Thus far, there’s been four different television versions of the popular comic book series. The third version started in 2012 and had a five season arc that officially ended in 2017. Before the show’s official premiere, the odd animation appeared to indicate a cheap and watered down version of the four turtles that fans know and love from the classic comic books; however, by the time the final episode aired, the 2012 incarnation of Teenage Mutant Ninja Turtles turned out to be one of the most compelling and narratively strong versions to hit the television screen. Of course, the show is by no means perfect, with the first eight episodes of season three arguably being the weakest of the entire series. Granted, Buried Secrets helped us finally gain some understanding of what happened to April’s mother; While Vision Quest was an excellent episode that tested the turtles strength and readiness before they moved headed back to New York; however, the whole turtles in the country arc mainly felt like time filler, especially coming off such a strong season finale. Even then, those filler episodes did come with some important character development. The reason that the 2012 incarnation of the popular franchise turned out to be such a great series is due to the fact that the show was unexpectedly dark, and wasn’t afraid to take several big risks that impacted the overall narrative.
As each season passed by, we saw the growth of Mikey, Ralph, Leo, and Donnie, along with April O’Neil and Cassie Jones. Most of the episodes came with a valuable lesson that didn’t just last one episode, but it helped developed the characters as the series continued moving forward. Not surprisingly, the series did an excellent job of capturing the personalities of the four turtles; however, it managed to nicely explore them as well. We all know Ralph has anger issues. While the series doesn’t exactly get to the root of why he has such a quick temper, it does examine how his anger affects not only himself, but the entire team as well. The same thing with Leo’s problems on being the leader of the group, or how Donnie’s intelligence can actually be a hinderance as well. The turtles feel human because they come across as such relatable characters. Despite being an animated series, their actions never feel cartoonish or over-the-top, and the themes that are often tackled are mature, yet simple enough for everyone to understand. It’s not an easy thing to get the dynamic of Mikey, Ralph, Leo, and Donnie correct as there’s a risk of them being annoying imitations of their characters in the comic books, but the writers thankfully adds layers to each of them.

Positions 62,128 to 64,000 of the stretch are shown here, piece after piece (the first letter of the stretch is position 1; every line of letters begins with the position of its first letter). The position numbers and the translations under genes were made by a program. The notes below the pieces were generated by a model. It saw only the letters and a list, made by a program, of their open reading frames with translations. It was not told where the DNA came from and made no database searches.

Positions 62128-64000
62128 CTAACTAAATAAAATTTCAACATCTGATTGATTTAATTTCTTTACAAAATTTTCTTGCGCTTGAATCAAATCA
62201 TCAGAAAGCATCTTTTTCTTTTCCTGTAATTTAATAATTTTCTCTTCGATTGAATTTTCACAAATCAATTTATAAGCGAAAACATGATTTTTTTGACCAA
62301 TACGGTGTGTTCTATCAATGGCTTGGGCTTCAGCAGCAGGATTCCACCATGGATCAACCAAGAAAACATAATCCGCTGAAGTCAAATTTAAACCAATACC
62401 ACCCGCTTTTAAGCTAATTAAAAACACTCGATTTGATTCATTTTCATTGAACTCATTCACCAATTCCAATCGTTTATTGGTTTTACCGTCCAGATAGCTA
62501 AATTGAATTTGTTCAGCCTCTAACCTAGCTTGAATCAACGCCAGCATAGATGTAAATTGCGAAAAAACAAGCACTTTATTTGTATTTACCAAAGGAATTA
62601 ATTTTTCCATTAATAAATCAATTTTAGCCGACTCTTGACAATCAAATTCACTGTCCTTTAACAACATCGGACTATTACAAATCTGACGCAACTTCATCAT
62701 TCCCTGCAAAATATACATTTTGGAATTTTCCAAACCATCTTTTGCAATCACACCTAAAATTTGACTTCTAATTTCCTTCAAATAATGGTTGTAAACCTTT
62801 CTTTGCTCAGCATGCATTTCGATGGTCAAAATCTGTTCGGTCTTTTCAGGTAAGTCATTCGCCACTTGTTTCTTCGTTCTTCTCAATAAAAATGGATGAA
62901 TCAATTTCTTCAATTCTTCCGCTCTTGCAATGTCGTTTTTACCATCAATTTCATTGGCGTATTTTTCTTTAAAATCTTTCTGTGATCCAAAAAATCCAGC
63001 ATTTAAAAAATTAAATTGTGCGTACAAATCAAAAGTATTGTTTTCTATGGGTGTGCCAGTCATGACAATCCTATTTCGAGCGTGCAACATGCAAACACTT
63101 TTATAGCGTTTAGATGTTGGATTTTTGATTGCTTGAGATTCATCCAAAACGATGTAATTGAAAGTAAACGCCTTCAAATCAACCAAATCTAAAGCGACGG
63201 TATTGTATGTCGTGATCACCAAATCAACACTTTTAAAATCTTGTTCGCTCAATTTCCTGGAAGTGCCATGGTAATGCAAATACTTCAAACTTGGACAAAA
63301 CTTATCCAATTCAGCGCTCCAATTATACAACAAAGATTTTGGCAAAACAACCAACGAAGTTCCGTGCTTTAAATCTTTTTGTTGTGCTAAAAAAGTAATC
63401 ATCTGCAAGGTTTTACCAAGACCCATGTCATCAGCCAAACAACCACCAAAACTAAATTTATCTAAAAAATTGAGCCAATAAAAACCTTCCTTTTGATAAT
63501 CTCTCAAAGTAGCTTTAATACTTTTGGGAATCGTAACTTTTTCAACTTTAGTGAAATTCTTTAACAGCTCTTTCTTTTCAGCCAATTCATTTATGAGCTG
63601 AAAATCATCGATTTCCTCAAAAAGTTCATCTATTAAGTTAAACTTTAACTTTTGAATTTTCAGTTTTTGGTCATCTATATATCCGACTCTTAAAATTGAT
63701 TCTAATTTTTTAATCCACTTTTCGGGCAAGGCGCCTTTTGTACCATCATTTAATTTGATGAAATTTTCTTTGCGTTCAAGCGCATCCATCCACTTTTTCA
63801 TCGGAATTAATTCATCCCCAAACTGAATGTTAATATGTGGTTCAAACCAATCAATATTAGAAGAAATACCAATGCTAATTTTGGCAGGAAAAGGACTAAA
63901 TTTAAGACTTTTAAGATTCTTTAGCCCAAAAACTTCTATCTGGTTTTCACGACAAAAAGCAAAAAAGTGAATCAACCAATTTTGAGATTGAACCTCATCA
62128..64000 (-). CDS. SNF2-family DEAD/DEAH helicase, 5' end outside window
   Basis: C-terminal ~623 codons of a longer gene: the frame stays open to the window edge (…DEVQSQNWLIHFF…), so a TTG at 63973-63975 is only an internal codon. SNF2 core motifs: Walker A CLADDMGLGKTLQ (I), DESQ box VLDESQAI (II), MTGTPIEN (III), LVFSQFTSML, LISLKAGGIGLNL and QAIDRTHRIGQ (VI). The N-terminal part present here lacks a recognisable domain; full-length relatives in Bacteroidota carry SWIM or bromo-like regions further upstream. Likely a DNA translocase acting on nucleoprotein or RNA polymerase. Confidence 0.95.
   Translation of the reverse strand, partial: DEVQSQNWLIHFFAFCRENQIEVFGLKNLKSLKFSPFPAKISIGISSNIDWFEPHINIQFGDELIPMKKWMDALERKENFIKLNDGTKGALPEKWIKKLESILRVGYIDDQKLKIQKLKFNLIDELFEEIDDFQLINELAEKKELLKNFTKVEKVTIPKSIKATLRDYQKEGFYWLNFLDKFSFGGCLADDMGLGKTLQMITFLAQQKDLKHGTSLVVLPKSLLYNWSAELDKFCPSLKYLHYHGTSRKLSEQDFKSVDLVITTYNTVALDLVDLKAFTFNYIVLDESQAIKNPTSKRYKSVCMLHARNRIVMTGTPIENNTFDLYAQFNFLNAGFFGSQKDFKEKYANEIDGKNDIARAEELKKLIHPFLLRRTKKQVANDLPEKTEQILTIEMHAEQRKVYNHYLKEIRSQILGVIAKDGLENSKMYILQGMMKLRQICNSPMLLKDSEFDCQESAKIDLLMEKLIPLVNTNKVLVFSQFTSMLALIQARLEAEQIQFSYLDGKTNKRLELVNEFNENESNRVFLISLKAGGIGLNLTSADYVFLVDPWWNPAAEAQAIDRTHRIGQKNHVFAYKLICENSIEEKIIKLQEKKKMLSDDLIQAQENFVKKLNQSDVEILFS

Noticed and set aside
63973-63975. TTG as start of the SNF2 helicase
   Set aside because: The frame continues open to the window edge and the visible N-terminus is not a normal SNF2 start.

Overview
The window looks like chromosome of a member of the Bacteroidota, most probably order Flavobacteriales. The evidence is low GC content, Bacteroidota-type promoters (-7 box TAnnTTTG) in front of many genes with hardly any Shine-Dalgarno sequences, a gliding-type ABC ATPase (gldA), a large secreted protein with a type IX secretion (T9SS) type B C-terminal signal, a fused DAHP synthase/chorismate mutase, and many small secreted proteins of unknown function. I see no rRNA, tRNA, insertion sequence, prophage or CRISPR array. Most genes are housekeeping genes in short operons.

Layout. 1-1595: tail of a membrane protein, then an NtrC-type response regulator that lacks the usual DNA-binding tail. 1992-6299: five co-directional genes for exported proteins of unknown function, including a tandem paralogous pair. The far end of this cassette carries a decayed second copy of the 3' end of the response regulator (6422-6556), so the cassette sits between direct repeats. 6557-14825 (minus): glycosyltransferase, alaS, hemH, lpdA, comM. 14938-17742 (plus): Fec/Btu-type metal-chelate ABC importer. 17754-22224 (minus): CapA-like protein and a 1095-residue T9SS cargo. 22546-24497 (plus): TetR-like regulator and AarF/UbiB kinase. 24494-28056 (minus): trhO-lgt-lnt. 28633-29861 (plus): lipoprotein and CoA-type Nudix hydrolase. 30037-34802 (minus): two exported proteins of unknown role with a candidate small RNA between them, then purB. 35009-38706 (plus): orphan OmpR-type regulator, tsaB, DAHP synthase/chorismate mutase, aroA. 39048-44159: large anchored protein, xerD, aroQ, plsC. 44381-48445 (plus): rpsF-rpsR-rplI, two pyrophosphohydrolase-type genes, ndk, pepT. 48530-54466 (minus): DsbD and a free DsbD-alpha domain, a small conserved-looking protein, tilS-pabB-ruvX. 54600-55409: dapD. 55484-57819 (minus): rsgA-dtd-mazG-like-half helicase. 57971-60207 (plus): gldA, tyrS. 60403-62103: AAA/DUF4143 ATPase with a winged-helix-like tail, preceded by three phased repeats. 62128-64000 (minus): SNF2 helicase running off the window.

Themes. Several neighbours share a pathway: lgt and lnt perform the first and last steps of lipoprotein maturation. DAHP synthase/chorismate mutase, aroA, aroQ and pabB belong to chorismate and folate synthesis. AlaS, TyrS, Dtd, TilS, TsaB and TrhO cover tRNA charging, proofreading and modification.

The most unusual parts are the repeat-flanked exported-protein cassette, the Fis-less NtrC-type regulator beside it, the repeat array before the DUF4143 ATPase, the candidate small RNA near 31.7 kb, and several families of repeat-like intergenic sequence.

Of course, I can’t forget about Master Splinter. The choice to actually kill him off in season three was truly a shocking moment. The show did an incredible job documenting the rivalry of Splinter and Shredder; From how the rivalry fueled during the early days of both men training to Shredder’s obsession with revenge. It could’ve been easy to simply have him be a one dimensional strong brute, but like the protagonists, the series does an excellent job of showcasing the villains and Shredder’s will to win at any cost. It was fascinating to see Shredder’s life being torn apart because of his unhealthy rivalry against Splinter. Easily, he’s the best villain on the entire series and I love the fact that the writers made such a bold move by given him his big win over Splinter. It created the “anything can happen feel” and while none of the other major protagonists are killed off throughout the remainder of the show, that feeling of unpredictability helped keep me on the edge of my seat.
In terms of characters, one criticism I do have is about the Pulverizer. When we meet his character, he’s sort of a charming goofball who ultimately turns into a mutant himself. Once he transforms, he’s more so sidelined with the spotlight going back to his character every now and then. However, the Pulverizer arc never had an end. It would’ve been great to see the turtles turn him back to a human. This is more of nitpick of mines since this doesn’t ruin the series in the slightest. Another strong aspect of Teenage Mutant Ninja Turtles is the series keeping each season fresh by mixing up the formula. Despite not liking the country arc too much, it serves its purpose overall. The stories with Fugitoid and Dimension X, The Kraang, their travel back into the 80s timeline created a fun opportunity that allowed the writers to play with the dynamic of the core characters, while still crafting a thrilling narrative. The 2012 version of TMNT did an amazing job of handling the world of the classic comic book heroes and remains the best animated version of the series.
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